What happened in ‘February’ during the American Civil War?


February 1 – Texas secedes from the Union, the sixth State to do so.


February 6 – Under combined land/river forces led by Ulysses S. Grant and Andrew H. Foote, Federal forces capture Confederate-controlled Fort Henry on the Tennessee River.

February 16 – a second major blow is delivered in the Western theater in the same month when General Grant demands the ‘unconditional surrender’ of the Confederate forces at Fort Donelson on the Cumberland River in Tennessee. C.S.A. General Simon B. Buckner surrenders the fort to Grant.

February 22 – Jefferson Davis, from Kentucky, is formally inaugurated as President of the Confederate States of America, having served as provisional President.

February 25 – Nashville, Tennessee, becomes the first southern State capital to be captured by the Union, without a shot even being fired. It will remain in Federal control the remainder of the war. Also on this day, Lincoln signs the Legal Tender Act creating the first national currency.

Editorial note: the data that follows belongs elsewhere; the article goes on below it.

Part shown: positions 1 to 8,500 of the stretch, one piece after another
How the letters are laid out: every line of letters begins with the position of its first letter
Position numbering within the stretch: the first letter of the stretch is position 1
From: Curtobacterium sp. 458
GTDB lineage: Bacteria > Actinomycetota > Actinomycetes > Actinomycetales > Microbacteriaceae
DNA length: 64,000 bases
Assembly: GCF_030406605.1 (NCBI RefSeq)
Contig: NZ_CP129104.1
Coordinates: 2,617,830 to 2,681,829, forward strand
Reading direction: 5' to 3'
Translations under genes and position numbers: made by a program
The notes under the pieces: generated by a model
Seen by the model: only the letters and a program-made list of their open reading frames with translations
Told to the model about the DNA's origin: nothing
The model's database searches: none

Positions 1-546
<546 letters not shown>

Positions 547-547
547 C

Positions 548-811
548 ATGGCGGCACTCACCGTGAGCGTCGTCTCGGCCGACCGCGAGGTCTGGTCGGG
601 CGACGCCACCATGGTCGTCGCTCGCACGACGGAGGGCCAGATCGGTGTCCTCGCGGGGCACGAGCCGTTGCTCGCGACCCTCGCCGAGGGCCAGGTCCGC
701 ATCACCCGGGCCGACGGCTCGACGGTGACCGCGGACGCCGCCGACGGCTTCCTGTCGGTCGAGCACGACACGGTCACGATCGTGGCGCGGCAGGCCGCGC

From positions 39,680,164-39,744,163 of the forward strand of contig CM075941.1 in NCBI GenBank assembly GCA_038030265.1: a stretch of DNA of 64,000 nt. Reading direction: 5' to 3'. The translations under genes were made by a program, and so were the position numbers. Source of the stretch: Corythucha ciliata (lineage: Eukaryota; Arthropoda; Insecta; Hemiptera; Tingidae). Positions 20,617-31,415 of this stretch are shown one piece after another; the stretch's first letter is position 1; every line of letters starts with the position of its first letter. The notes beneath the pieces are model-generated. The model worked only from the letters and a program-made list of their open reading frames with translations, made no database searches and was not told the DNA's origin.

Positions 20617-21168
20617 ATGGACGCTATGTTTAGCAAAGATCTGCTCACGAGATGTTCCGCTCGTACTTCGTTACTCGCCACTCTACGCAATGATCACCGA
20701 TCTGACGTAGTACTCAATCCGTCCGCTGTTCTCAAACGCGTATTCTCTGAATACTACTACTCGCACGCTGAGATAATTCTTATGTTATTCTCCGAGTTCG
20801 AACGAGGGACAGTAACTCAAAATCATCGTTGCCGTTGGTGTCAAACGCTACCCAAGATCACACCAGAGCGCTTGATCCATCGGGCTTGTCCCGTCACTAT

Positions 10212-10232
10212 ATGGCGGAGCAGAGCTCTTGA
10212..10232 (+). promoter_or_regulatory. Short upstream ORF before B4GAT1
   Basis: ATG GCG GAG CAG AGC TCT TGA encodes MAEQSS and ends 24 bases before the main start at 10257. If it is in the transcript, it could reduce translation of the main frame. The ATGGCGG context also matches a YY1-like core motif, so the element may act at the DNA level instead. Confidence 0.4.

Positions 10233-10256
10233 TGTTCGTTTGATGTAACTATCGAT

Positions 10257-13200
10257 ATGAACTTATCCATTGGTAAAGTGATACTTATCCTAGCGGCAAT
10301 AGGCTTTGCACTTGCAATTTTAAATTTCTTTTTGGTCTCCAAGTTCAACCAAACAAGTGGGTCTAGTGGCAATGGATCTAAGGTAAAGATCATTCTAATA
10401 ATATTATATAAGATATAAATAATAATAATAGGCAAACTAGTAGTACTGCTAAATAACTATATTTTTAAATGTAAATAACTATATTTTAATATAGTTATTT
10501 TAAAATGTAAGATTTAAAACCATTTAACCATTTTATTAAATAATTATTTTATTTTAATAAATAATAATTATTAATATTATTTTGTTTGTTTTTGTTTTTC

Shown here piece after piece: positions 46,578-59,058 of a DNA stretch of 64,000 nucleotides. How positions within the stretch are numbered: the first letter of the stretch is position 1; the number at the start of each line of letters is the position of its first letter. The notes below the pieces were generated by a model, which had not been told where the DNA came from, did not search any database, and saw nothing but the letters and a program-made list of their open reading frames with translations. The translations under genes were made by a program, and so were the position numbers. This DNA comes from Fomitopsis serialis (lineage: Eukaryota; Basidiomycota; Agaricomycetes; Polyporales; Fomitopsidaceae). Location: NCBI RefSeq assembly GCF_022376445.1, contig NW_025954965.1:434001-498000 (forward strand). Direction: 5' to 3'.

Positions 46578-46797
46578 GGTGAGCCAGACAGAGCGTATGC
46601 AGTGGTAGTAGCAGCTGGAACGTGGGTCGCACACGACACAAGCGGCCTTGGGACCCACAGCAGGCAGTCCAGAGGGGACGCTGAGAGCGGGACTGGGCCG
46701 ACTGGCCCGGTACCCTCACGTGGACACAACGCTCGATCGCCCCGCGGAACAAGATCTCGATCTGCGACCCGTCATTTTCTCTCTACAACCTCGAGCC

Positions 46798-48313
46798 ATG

February 25 – National Currency Act goes into effect for the United States, (later to become known as the National Banking Act of 1864) making it easier to finance the war with government bonds.


February 17, 1864 – H.L. Hunley – Confederate submarine – sinks a Union ship then disappears in the Charleston Bay. The entire crew is lost.

February 27 – first Federal prisoners are delivered to Andersonville Prison in Sumter County, Georgia. Some 43,000 Union soldiers will eventually spend time at the prison. Over 13,000 men died there. Less than 350 escaped.


February 1 – Sherman begins Carolinas Campaign.

February 3 – February 3 – Lincoln meets with Confederate Peace Commission at Hampton Roads, Virginia.

February 6 – Robert E. Lee is named commander in chief of all Confederate armies by Confederate Congress.

February 17 – Columbia, South Carolina, falls to Sherman.

February 18 – Charleston seized by Union troops.

February 22 – Joseph E. Johnston re-called to command forces against Sherman.

For a complete timeline of the American Civil War see the Civil War Gazette’s timeline here.

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